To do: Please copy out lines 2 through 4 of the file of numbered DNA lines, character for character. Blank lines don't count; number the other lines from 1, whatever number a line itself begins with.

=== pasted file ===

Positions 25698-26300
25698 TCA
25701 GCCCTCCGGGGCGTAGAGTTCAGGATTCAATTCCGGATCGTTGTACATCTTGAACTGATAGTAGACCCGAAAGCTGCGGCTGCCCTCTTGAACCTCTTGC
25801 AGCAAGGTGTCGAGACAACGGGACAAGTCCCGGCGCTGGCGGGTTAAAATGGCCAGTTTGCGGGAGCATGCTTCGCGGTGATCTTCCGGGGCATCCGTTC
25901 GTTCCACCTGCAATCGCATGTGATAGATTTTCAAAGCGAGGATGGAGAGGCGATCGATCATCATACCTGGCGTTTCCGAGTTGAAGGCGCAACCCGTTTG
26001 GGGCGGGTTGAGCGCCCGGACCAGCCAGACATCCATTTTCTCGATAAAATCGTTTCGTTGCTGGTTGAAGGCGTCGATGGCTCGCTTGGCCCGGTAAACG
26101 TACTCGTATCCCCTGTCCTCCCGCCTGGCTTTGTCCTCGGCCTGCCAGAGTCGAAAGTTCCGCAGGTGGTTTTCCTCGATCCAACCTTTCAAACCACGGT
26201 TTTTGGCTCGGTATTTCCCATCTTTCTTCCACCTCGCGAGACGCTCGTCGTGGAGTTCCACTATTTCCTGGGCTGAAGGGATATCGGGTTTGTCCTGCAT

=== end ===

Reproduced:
25698 TCA
25701 GCCCTCCGGGGCGTAGAGTTCAGGATTCAATTCCGGATCGTTGTACATCTTGAACTGATAGTAGACCCGAAAGCTGCGGCTGCCCTCTTGAACCTCTTGC
25801 AGCAAGGTGTCGAGACAACGGGACAAGTCCCGGCGCTGGCGGGTTAAAATGGCCAGTTTGCGGGAGCATGCTTCGCGGTGATCTTCCGGGGCATCCGTTC